If you plan to publish your book, beta readers and critique partners (CPs) are essential to putting out your best possible work.
(For more on how these people can help you out, check out last week’s post on the 5 Things Betas & CPs Can Do That You Can’t.)
First, a quick rundown of the difference between betas and CPs as I’ve come to understand them. These are my personal definitions of the two:
Essentially, a beta reader is someone in your target audience who makes a one-time agreement to look over your work and give feedback. Some betas will just give general impressions after reading the whole novel, others will annotate comments throughout. It’s up to you and the beta to decide on the process that works for both of you. Sometimes if the beta is also a writer, you’ll agree to swap and read for each other, but it is not a long-term commitment. Also, betas often look over a more polished draft than a CP can.
A critique partner is a long-term relationship with another writer that goes both ways. You’ll read each other’s work and give more in-depth feedback, as well as bounce ideas off each other or brainstorm together. Often, you’ll act as cheerleaders or moral support along the publication journey as well. They can look over early rough drafts as well as more finalized ones, and will sometimes re-read the same piece more than once to help you analyze the changes you’ve made.
NOTE: Before making a commitment, be sure to swap a sample chapter or two first to make sure your writing and critique styles are compatible.
But where do I find these people?
First off, friends and family do not make good betas. These people are often not part of your target audience anyway, and many of them are more concerned with cushioning your feelings than making your story better. While there are occasional exceptions, these people will often provide minimal positive feedback and that’s it. This is good for your ego but terrible for your book. You need constructive criticism to improve your story.
Here are some good ways to find betas and CPs:
1. Put up a bat-signal on social media.
For me, that was Twitter, but it could also be a Facebook writer’s group or Tumblr or any other social media platform. When my book was ready for a full round of beta readers, I posted what amounted to a classified ad and found enough Twitter mutuals that were willing to beta read for me.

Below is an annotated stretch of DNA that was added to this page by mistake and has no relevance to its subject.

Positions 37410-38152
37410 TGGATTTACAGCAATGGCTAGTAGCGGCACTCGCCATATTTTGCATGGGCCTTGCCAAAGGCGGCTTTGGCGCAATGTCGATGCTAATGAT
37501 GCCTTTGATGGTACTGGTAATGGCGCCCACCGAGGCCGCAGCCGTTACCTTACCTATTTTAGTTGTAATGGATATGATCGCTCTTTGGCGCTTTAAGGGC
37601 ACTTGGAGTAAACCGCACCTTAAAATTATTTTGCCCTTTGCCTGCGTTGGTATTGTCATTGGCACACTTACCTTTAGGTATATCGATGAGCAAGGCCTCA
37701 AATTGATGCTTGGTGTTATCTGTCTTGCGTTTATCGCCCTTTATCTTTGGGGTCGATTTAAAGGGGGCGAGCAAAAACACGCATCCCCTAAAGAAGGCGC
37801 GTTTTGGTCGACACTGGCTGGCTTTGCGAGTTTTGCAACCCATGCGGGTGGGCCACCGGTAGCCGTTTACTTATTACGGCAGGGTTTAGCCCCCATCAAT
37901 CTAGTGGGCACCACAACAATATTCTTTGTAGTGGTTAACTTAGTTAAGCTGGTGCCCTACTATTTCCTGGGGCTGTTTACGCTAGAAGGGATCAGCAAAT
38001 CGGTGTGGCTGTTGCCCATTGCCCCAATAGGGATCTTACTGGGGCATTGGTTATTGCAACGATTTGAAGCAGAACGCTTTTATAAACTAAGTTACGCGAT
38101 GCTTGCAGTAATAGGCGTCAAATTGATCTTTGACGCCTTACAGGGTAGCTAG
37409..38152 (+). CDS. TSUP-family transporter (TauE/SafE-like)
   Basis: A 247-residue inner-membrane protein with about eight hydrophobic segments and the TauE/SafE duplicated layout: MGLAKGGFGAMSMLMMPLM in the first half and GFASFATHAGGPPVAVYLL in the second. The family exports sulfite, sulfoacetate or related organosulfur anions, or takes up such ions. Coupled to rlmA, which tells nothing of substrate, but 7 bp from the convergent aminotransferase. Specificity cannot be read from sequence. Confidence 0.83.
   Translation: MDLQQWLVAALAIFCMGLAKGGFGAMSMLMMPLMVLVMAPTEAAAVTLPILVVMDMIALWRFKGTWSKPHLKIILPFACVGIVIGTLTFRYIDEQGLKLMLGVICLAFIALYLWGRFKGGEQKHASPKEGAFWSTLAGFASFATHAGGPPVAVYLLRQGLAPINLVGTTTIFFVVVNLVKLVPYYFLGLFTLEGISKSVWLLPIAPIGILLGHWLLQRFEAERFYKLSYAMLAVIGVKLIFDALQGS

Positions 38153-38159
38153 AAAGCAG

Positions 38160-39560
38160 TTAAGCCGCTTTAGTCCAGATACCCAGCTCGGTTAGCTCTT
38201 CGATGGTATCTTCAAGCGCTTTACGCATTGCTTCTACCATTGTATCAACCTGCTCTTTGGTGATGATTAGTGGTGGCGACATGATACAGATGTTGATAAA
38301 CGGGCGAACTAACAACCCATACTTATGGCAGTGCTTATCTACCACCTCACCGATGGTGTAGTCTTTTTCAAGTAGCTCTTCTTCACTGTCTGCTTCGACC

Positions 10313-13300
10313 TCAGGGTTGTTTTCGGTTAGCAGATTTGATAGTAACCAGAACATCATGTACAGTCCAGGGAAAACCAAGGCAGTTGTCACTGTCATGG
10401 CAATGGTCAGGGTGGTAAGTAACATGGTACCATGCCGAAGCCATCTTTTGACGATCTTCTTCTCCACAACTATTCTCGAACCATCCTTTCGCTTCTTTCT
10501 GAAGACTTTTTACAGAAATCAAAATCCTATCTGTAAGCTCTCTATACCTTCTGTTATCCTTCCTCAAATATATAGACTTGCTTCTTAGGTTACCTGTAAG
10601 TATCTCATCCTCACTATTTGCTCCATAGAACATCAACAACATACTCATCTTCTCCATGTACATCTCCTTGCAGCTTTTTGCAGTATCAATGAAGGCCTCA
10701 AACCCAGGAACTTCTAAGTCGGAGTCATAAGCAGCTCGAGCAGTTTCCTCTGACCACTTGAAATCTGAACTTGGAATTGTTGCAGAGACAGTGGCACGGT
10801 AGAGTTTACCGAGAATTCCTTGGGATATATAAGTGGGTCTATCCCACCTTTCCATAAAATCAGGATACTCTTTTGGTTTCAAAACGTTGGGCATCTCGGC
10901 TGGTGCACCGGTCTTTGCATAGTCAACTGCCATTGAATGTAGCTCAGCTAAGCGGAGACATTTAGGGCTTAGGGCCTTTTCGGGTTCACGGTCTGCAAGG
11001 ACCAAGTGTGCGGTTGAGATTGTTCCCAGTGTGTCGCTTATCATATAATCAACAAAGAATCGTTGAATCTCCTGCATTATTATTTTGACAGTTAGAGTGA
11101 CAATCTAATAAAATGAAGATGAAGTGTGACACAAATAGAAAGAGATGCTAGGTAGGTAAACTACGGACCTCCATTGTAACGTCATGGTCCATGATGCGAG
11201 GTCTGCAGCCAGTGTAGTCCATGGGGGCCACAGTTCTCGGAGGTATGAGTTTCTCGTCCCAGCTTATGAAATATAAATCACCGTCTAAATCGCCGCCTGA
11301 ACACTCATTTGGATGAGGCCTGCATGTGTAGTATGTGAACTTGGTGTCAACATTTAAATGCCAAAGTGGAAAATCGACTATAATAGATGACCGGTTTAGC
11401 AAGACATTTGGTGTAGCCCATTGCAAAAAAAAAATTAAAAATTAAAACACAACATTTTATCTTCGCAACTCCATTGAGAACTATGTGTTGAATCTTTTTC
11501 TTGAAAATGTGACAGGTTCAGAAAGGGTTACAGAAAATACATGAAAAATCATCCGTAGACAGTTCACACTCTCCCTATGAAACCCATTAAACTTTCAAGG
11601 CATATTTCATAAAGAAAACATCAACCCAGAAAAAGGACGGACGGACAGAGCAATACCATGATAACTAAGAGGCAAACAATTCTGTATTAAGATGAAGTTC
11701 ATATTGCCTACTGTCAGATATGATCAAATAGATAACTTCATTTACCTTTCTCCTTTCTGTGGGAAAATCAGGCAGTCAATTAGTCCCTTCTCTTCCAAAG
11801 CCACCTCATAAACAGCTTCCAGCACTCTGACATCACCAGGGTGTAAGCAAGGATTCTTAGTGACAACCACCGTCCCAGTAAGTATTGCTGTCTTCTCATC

2. Participate in #CPMatch on Twitter.
This is a fairly regular hashtag event where writers post a brief pitch and contact each other if they’re intrigued by one another’s premise and critique style. I found one of my CPs through this event and it’s been a fantastic relationship. Not only have both our books benefited from it, it’s also developed into a real friendship.
3. Find a local writing group.
Yes, this means sharing your work in person (eek!) but it can be really helpful to sort out your story’s problems in a real-time, live conversation. A quick Google search should turn up any groups in your area, or you can try asking around at local independent bookstores or libraries.
4. Participate in online mentorship and revision contests.
Often the community that springs up around these contests can be rewarding even if you aren’t selected as a winner. During the wait period for results, many participants bond over the experience.
I’ve met writing friends, betas, and CPs through RevPit (as well as their NaNoWriMo event) and through Pitch Wars. Pitch Wars even has a “Looking for CPs” board on their forums.
In particular, I found an absolutely amazing group of fellow writers through the RevPit NaNoWriMo event and many of us are beta-reading one another’s books, as well as offering emotional and moral support.
5. Network with other writers.
This one is the most vague and ties in to all of the ones above, but I can’t emphasize authentic human interaction enough. Hashtag games and chats on Twitter are where I found my people, but there are some great Facebook groups too. Tumblr has the #writeblr hashtag, and Instagram has #writersofinstagram. Twitter uses #amwriting, among others.
Start with those tags to find other writers, be genuine, and make friends; some CP relationships will naturally arise out of those interactions eventually.
But what if I’m really shy?
Start small. Make a few brief Twitter or Tumblr or Instagram posts using some writing hashtags and see who finds you. Or gather up your courage for that #CPmatch post and let others approach you first. But one way or another, you’ll have to make at least a tiny step. I promise, most of us don’t bite and are in much the same boat. And your book will thank you for it.